The Girl from Chicago (1927 film)

For the 1932 film directed by Oscar Micheaux, see The Girl from Chicago.
The Girl from Chicago
Directed by Ray Enright
Frank Shaw (assistant)
Written by Graham Baker (scenario)
Based on short story in Redbook (June 1923), "Button, Button", by Arthur Somers Roche
Starring Myrna Loy
Conrad Nagel
Cinematography Hal Mohr
Distributed by Warner Bros.
Release dates
November 19, 1927
Running time
70 minutes
Country US
Language Silent

The Girl from Chicago is a lost[1] 1927 silent film criminal romance drama directed by Ray Enright and starring Myrna Loy and Conrad Nagel. It was produced and distributed by the Warner Bros. The film later had a Vitaphone soundtrack of sound effects and music added.[2]

The film is one of the earliest starring roles for Loy who at this time, 1927, didn't usually star but was a supporting player. Warners took a chance casting her in a principal part.[3]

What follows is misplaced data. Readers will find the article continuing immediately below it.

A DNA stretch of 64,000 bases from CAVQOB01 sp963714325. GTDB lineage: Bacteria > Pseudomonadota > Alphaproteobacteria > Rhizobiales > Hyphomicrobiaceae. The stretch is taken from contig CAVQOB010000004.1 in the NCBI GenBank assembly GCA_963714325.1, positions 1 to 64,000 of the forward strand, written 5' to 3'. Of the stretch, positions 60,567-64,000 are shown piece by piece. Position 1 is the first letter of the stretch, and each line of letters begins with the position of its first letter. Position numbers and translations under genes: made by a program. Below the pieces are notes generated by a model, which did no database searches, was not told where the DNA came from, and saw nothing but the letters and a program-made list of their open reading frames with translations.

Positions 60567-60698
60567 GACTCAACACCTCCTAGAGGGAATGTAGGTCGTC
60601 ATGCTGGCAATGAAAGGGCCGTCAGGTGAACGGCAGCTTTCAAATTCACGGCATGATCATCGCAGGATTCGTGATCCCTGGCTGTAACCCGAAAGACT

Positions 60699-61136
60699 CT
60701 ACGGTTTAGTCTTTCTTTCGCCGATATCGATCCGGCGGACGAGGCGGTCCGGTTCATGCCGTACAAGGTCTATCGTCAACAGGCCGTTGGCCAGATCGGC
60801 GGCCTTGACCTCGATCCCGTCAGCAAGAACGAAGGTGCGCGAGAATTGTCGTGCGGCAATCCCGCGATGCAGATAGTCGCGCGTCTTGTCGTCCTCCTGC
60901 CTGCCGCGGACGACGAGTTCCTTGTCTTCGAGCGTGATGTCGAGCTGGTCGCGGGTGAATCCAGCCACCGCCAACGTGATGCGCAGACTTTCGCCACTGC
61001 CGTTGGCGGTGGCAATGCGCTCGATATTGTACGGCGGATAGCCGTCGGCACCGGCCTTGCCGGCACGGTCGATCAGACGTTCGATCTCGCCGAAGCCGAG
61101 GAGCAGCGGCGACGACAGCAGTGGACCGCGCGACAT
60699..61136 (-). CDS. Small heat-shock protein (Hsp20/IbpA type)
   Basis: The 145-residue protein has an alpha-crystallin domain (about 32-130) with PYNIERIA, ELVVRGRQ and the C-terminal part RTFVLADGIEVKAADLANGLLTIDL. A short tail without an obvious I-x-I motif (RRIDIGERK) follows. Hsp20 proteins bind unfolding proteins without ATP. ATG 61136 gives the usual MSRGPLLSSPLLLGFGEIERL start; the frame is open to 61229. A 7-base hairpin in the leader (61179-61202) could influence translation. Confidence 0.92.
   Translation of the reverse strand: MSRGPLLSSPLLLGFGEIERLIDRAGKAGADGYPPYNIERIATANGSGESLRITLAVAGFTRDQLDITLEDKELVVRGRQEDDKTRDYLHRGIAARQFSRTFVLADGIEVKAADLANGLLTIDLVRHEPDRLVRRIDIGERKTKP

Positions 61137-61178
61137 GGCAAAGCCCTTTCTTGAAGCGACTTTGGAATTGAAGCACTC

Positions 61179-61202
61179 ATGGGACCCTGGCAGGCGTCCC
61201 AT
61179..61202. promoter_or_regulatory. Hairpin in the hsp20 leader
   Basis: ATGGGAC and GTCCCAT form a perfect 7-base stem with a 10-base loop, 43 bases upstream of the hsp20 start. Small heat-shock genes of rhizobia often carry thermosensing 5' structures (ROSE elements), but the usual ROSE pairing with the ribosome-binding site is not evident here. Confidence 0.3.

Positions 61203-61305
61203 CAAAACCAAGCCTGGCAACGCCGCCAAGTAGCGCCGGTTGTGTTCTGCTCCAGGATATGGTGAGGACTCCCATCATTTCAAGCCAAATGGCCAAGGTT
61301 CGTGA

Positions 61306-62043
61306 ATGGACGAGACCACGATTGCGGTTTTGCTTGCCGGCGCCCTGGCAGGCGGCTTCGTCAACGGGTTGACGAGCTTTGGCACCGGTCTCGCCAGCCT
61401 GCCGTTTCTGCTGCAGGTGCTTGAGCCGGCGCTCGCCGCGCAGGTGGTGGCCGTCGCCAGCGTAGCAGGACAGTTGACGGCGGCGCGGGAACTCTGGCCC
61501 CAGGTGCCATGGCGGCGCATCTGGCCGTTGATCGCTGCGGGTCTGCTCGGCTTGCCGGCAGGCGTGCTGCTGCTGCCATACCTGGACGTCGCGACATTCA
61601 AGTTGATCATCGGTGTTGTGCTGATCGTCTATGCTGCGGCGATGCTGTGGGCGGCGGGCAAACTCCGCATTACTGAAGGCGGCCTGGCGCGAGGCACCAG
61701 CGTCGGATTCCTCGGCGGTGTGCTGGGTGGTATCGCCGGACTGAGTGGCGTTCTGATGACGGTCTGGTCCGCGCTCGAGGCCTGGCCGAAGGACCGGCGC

Southern girl Mary Carlton finds out that her brother, Bob Carlton, is going to the electric chair for a crime he says he didn't commit. In order to get her brother exonerated, Mary travels to New York and pretends to be a Chicago gun moll. She wins the love of two gangsters, Handsome Joe and Big Steve Drummond. Joe, it turns out, isn't a gangster at all, but an undercover detective. He attempts to help Mary prove her brother's innocence, and the two of them are caught in a fierce gun battle between the crooks and the cops. They make it through alive (although Drummond gets his due), and Bob is released at the last minute.



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